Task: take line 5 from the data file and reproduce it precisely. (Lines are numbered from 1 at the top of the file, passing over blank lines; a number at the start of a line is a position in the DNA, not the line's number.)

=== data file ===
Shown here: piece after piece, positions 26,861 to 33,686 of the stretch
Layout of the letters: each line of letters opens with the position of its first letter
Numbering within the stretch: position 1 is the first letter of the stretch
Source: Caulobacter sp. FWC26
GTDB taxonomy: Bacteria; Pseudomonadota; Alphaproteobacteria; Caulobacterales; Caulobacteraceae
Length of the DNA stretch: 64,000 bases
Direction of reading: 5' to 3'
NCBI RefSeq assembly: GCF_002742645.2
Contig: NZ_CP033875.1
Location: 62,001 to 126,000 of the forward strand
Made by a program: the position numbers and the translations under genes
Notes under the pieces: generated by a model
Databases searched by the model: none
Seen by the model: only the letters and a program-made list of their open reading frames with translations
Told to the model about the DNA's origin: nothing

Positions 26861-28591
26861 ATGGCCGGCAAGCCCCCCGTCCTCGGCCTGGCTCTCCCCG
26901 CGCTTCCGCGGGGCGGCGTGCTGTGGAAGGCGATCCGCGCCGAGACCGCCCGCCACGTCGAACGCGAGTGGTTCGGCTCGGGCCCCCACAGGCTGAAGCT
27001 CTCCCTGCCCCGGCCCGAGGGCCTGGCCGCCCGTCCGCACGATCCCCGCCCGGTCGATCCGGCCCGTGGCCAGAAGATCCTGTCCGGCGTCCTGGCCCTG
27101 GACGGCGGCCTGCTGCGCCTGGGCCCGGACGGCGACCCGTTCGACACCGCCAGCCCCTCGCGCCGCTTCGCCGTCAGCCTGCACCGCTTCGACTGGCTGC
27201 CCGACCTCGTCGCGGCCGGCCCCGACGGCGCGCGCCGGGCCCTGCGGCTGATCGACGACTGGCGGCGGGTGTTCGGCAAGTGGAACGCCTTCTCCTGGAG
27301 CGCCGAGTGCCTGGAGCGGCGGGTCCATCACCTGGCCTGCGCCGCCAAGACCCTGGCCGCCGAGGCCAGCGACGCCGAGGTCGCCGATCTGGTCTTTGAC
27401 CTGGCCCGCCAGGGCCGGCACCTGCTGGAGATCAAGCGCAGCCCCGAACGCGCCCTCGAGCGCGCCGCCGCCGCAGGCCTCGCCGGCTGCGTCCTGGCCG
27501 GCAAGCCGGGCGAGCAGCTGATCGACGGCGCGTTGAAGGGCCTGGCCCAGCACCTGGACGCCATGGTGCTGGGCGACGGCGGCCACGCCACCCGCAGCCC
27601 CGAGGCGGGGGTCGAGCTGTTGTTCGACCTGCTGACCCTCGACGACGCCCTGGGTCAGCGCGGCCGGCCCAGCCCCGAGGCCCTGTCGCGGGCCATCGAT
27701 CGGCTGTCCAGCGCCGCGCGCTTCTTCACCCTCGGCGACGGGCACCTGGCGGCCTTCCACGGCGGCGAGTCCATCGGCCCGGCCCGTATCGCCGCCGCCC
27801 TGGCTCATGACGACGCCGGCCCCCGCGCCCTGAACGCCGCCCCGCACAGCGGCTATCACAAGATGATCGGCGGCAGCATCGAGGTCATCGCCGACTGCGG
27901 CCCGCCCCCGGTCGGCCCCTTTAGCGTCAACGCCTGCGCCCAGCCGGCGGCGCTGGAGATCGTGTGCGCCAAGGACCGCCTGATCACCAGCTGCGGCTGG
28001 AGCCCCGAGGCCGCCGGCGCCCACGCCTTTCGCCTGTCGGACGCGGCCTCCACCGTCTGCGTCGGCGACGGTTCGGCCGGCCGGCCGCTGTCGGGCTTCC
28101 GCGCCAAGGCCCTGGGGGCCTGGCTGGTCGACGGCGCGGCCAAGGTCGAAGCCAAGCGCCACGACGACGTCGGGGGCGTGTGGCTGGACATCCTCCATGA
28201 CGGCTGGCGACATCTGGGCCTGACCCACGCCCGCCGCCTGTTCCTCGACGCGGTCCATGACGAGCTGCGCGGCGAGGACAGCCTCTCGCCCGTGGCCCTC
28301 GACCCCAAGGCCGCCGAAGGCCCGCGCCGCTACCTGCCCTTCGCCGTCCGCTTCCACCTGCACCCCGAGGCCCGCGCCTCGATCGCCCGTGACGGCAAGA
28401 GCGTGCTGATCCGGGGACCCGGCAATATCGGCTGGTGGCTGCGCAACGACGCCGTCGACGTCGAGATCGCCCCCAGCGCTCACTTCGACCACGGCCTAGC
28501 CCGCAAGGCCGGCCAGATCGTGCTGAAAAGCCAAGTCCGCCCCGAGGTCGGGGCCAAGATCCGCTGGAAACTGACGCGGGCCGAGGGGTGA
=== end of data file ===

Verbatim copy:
GTDB taxonomy: Bacteria; Pseudomonadota; Alphaproteobacteria; Caulobacterales; Caulobacteraceae